By | December 4 2012
An exception? There was one: the 1865 Clos Vougeot fished out by Joseph Henriot from the stash he found at the Château de Beaune when he moved in in 1995. There was a little flesh on the bones; there was a bloom of fruit on the cheeks; the cellar had not yet become a catacomb. The Montrachet of the same vintage alongside it, by contrast, was mummified, sunken, and sallow; time and oxygen had stretched its skin into grotesque contortions. Set aside our respect for venerability, and in truth even the Clos Vougeot was unexceptional old wine made exceptional by the fact that it was very, very old. I feel honored to have swallowed the fermented juice of grapes harvested three months after the premiere of Tristan and Isolde, but as a drink, I would have preferred the 1999.
None of the above is true of fortified wines. The greatest 19th-century wines I have tried have all been fortified- mostly vintage Madeiras, but not all. They need no apologies, no excuses; there is nothing reliquary about them at all. They can carry the weight of scaffolders, married to the intensity of poets and the rigor of emeritus professors of logic. They are, indeed, the best of the best. It’s hard to guard casks and bottles for that long in our disorderly world. Keeping them out of the jaws of time means great expense. We would surely otherwise drink fine 19th-century fortified wines on a regular basis.
Sackfuls of scent and flavor
I was reminded of this on a dark, wet night last winter, sitting in Rui Paula’s waterfront restaurant in Folgosa do Douro with Paul and Jane Symington while the rain drummed down on the roof. "I’ve got something I want you to try," said Paul, once the main course was over, and he ran out to the car. He conferred with the staff; they assented without demur. New glasses were brought, and into them was poured an unctuous black wine with green glints.
What did it smell of? What didn’t it smell of? You simply can’t create complexity of this order in under a century or so, I suspect. Caramel, treacle, hessian, straw, lavender, camphor, coffee, chicory, crushed acorns, salted bacon hock… I stopped there, but the game could have gone on for another half-hour. There was a cleanliness and a precision about the wine, though, that was testament to 130 years of exemplary stewardship.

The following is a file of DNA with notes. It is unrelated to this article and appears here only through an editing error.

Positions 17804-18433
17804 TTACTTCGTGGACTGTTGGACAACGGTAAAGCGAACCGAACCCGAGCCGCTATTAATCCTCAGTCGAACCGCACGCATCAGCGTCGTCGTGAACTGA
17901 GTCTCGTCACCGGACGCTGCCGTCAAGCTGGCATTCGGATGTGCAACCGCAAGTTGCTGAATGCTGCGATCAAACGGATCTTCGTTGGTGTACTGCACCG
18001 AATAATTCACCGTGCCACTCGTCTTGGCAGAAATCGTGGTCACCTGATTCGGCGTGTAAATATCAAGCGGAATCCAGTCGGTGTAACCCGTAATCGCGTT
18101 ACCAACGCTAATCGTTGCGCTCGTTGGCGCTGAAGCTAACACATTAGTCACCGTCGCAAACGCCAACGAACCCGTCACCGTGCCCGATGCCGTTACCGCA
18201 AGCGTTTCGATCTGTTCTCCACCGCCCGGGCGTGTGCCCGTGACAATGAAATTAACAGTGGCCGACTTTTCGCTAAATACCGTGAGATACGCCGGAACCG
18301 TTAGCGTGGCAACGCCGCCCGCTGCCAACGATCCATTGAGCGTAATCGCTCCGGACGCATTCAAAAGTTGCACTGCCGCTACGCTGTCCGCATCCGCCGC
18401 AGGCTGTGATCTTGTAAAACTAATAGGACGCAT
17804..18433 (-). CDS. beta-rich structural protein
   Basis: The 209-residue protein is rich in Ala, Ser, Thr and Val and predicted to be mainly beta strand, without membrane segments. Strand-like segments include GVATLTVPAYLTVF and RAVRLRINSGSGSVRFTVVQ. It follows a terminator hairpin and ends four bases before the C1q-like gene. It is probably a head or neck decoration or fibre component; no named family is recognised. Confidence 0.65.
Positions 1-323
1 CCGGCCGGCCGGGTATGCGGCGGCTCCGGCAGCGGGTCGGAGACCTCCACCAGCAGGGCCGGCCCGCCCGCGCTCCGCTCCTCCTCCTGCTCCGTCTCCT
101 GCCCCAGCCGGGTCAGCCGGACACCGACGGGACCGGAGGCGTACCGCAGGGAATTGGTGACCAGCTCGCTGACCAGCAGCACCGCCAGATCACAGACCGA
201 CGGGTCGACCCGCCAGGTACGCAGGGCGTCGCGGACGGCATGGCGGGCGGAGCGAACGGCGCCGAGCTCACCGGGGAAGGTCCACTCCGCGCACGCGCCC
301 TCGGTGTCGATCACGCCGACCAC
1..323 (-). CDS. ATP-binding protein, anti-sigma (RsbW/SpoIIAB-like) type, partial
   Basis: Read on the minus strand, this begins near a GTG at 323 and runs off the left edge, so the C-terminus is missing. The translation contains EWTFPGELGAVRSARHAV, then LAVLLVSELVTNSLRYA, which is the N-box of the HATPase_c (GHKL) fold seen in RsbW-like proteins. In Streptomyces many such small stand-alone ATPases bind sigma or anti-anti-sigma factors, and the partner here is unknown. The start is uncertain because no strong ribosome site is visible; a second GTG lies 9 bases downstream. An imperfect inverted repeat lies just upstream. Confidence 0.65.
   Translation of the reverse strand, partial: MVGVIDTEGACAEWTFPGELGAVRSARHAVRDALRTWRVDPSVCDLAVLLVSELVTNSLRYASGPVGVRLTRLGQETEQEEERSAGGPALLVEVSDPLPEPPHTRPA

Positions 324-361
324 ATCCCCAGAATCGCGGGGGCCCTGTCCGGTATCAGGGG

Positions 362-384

It sat in the glass like an aroma mill, idling out scents that began to perfume the air around us. Perhaps my memory is playing tricks, but I seem to remember diners at nearby tables turning toward us, sniffing, incongruously aware of a new sensual presence in the room…
I was prepared by now for a palate explosion, and I got one: The wine was salty, deep, profoundly aromatic, sweet and acidic, too. Despite its prodigious wealth of flavor, it was seamlessly harmonious, thick yet almost silky, its spirit smoothed into the wine to the point of invisibility. Apples and cinders, burned raisins, thyme and pomegranate, creosote and apricot skins, licorice and treacle, chocolate and toasted almond. Off it went again, ceaselessly murmuring a secular rosary of sensual reasons as to why staying alive might be a good idea. It was almost as if the wine had been out and about for all of this time, wandering the hills and the plains and the entrepôts, gathering sackfuls of scent and flavor as it traveled.
It was, in fact, the Symington family’s oldest colheita wine, dating from 1882. The family believes it had originally been purchased by the first Symington to work in the Port trade, Andrew James, sometime in the 1920s. He would have bought it because it bore the date of his Portuguese arrival. As a Scot, of course, sentiment alone would have been inadequate: He would have tasted its qualities, wished to see them secured for the company, and driven a fair bargain. Whose farm?
No one knows. After perhaps 40 years in the alternating heat and cool of the Douro, the three casks moved down to Vila Nova de Gaia, where they have stayed ever since (nowadays housed in the Warre lodges). The wine has, it would seem, seldom if ever been refreshed, so its aging process is in fact closer to that of a Madeira than a typical colheita. A single bottle has only left Portugal once (to be sampled chez Robinson); none has been sold, either. I admire the family’s restraint in not wolfing the lot back in 1982.
I don’t know what its eventual destiny will be or whether it will ever trickle on to the open market. If it does, it would appear under the Graham’s label, used by the family for occasional bottlings of venerable Tawnies. Should you ever be in a position to ambush a bottle, don’t hesitate. This is no mummy, no museum piece, no doubtful fingernail in a dusty glass case, but a synopsis of life and time in the finest fettle.
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